The Great Trinity Debate

Posted by David Barron June - 21 - 2010 - Monday

The debate ended several weeks back with my failure to provide further commentary.  It was interesting to read to the extent that both sides were able to present their own perspectives, but little new came from it.  Perhaps the most interesting points were in the rebuttals, especially with Burke’s extensive and proper use of agency in opposing Bowman’s arguments.  I walked away thinking as I had before, that Bowman does not understand how Jewish authors/readers viewed agency texts.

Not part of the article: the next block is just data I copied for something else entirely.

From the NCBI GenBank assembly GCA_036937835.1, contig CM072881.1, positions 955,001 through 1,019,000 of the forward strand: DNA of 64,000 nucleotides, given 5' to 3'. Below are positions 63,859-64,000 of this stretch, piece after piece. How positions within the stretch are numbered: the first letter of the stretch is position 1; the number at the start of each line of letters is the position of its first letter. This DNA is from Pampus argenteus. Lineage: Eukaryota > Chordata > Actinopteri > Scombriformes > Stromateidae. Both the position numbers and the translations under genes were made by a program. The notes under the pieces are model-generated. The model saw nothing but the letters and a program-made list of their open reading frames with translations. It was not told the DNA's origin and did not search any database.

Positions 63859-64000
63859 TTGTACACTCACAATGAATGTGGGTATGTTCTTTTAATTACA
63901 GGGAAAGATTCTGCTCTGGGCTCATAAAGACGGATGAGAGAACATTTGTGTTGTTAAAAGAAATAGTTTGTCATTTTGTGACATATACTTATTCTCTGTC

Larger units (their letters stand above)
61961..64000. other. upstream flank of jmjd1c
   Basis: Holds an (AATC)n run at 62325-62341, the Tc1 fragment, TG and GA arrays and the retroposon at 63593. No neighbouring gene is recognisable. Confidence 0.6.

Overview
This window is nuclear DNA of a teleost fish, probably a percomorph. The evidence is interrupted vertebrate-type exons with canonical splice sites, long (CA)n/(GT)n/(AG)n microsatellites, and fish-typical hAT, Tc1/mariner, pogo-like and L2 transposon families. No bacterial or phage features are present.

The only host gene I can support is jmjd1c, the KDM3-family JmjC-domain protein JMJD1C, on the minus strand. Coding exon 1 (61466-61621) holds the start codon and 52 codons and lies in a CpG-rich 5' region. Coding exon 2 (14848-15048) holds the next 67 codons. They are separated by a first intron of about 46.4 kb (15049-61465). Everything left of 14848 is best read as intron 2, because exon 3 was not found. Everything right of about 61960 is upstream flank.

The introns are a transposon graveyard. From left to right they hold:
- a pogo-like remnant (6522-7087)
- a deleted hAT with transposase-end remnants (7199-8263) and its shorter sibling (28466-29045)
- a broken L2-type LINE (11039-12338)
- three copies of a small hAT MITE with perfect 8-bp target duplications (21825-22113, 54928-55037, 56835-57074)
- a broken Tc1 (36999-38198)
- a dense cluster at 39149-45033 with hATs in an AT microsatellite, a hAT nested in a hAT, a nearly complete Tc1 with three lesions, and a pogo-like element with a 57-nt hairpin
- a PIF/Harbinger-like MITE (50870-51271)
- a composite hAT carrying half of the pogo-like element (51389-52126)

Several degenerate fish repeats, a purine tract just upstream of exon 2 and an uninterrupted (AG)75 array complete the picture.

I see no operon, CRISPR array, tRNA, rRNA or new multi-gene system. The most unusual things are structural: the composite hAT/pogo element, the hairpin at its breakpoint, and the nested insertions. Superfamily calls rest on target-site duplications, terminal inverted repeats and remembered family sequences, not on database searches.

From my own discussions elsewhere with a few individuals it is apparent that Trinitarians are struggling to address and even understand agency and the christological implications.  More than anything, I have found an attempt to dismiss the evidence as not inspired.  Such arguments fail to understand the point.  The issue is not whether the specific texts are inspired or whether the teachings they contain are accurate, but it is a matter of Jewish thinking and their use of scripture for exalted agents.  That this is significant to the Bible is evident in the parallels between Jewish literature and the Bible.  There are repeated parallelisms between the Bible and other Jewish literature in the language used of Christ and that of other exalted agents, respectively.  There are even clear examples of agency in the New Testament that lack christological significance.   As this information becomes more commonly available many will undoubtedly have their eyes opened to the truth.

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